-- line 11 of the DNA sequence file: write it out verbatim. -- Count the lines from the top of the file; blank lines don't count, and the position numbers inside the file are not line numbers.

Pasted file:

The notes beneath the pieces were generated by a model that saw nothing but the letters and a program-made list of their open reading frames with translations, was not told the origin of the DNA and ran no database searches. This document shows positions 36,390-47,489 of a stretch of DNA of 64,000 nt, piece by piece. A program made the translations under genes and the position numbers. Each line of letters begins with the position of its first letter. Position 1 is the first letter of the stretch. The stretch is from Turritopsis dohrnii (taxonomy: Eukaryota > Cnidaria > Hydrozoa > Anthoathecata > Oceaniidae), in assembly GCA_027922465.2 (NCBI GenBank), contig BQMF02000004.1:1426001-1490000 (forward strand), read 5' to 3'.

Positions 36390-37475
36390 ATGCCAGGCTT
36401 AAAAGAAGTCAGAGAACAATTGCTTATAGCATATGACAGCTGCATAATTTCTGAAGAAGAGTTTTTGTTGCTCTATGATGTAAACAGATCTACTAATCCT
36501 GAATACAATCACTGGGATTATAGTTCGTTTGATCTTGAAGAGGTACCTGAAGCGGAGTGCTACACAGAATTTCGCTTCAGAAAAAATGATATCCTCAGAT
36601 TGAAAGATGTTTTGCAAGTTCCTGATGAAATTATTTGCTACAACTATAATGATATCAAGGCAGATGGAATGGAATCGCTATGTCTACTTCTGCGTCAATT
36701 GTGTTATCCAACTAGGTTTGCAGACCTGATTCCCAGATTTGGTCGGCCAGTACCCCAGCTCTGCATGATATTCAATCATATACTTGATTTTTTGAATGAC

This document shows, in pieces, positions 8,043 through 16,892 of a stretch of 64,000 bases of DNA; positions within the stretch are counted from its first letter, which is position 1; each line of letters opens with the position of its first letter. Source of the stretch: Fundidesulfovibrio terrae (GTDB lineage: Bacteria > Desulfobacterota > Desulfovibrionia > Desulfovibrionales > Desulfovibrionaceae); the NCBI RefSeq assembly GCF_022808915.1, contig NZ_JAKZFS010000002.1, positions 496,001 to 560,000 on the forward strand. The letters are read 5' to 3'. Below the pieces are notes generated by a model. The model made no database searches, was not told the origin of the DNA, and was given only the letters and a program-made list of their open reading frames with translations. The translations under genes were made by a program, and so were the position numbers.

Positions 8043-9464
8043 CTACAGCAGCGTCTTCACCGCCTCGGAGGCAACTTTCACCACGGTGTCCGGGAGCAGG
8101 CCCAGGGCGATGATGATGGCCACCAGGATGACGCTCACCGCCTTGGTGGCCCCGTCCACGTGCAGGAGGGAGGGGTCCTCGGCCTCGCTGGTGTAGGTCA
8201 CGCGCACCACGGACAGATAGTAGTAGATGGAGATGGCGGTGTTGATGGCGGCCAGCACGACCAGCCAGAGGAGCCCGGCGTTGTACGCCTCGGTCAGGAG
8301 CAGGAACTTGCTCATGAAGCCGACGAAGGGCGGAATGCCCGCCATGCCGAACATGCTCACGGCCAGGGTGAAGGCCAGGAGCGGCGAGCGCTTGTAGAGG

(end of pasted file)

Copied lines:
8101 CCCAGGGCGATGATGATGGCCACCAGGATGACGCTCACCGCCTTGGTGGCCCCGTCCACGTGCAGGAGGGAGGGGTCCTCGGCCTCGCTGGTGTAGGTCA